- Marketer Fined $900,000 for Spam
- April 18, 2006
- Law Firm: Manatt, Phelps & Phillips, LLP - Los Angeles Office
Jumpstart Technologies, a San Francisco-based Internet marketer, will pay a $900,000 fine to settle CAN-SPAM-related charges, in a consent decree announced March 23, 2006, by the Federal Trade Commission.
The FTC said the fine is the largest thus far under the 2004 CAN-SPAM Act. Since the law's enactment, the agency has filed more than 20 CAN-SPAM lawsuits against alleged spammers; another 30 suits have been filed by other enforcement agencies and Internet service providers.
Jumpstart provided direct marketing opportunities for advertising partners and collected marketing data to sell to third parties, the FTC said. The company allegedly violated the antispam law in its FreeFlixTix promotion by disguising its commercial e-mail messages as personal messages and by misleading consumers about the terms and conditions of the promotion. Jumpstart offered free movie tickets to consumers in exchange for the names and e-mail addresses of five or more friends. It then sent commercial e-mails with the original consumer's e-mail address in the "from" line and a seemingly personal subject line, such as "Hey," "Happy Valentine's Day," "Happy New Year," or "Movie time. Let's go." Jumpstart also made it look as if the consumer had written the message text. In this way, Jumpstart's commercial e-mails circumvented some spam filters and were opened by consumers who thought they contained personal correspondence, the FTC said.
People received six or more e-mails urging them to join FreeFlixTix, some containing advertisements for other products or services offered by Jumpstart or its partners. In many instances, the subject lines of the e-mail messages falsely indicated that their friend was sending them free tickets, and many people who tried to opt out of the promotion kept getting similar e-mails for weeks afterward, according to the agency.
The FTC's complaint also alleged that the company engaged in deceptive advertising by misleading consumers about the terms and conditions of the FreeFlixTix promotion. To qualify for a "free" movie ticket, some consumers had to submit their credit card information to one of Jumpstart's advertising partners and sign up for one of their promotions. Some of Jumpstart's advertising partners required that consumers pay for the promotion, while other so-called "free" offers required consumers to cancel at a later date to avoid a charge.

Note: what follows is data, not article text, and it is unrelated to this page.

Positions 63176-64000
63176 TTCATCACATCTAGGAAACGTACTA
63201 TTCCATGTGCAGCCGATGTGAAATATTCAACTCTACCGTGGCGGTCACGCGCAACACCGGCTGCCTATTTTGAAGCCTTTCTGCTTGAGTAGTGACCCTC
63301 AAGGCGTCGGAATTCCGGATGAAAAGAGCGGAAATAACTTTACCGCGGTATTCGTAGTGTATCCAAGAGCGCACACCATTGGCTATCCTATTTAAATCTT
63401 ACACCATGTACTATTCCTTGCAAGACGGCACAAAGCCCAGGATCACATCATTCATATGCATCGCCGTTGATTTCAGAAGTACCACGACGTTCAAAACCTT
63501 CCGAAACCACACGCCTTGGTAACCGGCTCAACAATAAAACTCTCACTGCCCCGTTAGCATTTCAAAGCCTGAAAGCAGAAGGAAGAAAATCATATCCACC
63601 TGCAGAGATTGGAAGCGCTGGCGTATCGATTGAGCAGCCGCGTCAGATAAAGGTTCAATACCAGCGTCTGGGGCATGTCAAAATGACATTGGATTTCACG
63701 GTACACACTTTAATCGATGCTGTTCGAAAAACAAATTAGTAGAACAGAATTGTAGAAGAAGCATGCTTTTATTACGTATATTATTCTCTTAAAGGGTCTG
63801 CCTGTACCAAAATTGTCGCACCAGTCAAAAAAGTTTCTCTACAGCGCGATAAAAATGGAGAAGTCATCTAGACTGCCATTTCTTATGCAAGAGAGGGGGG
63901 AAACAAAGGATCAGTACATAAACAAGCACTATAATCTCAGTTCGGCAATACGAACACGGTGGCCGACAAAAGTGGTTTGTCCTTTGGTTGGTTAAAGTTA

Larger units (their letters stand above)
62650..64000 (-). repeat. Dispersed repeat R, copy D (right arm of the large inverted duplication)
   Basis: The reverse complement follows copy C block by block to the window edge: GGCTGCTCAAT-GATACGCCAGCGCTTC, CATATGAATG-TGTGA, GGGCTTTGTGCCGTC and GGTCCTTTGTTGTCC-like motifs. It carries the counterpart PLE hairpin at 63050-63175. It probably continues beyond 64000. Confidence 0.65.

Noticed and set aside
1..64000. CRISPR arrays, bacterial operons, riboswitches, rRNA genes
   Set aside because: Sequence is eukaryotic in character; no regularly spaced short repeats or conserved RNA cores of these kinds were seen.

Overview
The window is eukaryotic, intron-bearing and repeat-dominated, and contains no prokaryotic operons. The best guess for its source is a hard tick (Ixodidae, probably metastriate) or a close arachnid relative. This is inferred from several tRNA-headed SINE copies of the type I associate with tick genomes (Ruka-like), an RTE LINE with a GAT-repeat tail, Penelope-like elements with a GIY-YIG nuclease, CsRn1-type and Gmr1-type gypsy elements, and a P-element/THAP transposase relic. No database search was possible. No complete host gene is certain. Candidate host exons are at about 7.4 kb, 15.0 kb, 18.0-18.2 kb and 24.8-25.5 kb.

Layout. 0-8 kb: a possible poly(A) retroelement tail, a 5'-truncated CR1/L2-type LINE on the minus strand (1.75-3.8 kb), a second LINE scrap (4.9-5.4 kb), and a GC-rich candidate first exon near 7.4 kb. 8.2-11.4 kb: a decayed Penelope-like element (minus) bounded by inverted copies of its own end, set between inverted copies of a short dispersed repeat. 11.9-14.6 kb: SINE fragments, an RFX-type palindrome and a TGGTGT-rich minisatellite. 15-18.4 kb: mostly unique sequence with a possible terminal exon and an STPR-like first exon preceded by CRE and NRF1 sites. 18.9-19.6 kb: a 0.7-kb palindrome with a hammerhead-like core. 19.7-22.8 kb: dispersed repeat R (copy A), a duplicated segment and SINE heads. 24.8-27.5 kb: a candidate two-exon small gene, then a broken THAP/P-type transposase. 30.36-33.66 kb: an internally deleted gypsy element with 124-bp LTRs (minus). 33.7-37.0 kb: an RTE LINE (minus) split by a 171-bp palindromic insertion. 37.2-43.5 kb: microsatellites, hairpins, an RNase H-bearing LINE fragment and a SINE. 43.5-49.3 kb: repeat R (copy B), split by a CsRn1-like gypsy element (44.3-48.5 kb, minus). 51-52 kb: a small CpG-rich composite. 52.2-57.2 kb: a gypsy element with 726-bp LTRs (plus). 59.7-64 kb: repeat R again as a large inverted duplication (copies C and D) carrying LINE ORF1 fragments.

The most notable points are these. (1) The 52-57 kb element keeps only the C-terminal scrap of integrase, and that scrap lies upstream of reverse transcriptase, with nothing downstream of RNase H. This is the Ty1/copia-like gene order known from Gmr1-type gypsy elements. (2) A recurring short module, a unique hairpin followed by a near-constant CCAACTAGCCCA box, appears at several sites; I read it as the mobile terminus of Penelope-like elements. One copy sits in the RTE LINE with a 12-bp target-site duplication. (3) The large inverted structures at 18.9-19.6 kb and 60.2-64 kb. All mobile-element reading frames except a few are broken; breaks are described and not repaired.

According to the FTC, Jumpstart violated provisions of the CAN-SPAM Act by sending commercial e-mail messages with false or misleading subject and "from" lines, and by sending e-mail messages more than 10 business days after receiving an opt-out request from consumers. The company also did not clearly identify messages as advertising or solicitations, and did not clearly inform recipients that they could opt out of receiving more e-mail messages.
Significance: As reported in the December 28, 2005, issue of [email protected], the FTC announced in December that the CAN-SPAM Act is proving "effective in providing protection for consumers." The percent of spam, the report said, has declined, although another study has found that only about 4 percent of all e-mails comply with CAN-SPAM. It's hard to say whether this settlement will act as a shot across the bow for other noncompliant spammers, but the FTC is sure to keep pressing ahead in its campaign against spam.